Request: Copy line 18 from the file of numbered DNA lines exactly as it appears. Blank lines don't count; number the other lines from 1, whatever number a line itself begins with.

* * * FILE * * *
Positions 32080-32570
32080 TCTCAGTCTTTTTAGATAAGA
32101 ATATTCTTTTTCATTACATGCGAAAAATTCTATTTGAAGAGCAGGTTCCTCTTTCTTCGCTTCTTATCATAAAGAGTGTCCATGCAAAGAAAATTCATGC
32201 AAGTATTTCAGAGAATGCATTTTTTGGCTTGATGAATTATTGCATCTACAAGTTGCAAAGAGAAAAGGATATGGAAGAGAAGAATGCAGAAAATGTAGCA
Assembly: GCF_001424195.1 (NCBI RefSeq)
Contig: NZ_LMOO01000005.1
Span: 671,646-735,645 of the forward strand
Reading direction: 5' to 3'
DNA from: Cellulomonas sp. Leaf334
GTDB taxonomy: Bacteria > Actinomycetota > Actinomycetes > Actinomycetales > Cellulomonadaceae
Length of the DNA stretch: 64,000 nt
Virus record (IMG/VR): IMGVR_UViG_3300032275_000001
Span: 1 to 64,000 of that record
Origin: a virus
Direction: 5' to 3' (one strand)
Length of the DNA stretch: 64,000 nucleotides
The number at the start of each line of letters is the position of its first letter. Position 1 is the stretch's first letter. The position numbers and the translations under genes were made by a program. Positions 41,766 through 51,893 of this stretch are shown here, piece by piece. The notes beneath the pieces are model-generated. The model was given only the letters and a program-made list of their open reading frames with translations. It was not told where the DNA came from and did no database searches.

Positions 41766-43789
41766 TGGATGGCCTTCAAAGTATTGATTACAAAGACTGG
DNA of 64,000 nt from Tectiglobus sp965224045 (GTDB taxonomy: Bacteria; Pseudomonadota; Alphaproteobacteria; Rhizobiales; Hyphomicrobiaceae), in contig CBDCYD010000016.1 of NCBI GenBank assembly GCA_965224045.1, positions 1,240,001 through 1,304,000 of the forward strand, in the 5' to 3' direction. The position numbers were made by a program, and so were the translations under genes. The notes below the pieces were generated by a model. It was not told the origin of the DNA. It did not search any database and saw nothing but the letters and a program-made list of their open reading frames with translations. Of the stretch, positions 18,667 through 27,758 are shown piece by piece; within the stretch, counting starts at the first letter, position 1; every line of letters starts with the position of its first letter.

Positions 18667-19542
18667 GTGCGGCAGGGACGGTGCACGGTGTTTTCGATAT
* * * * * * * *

Positions 41766-43789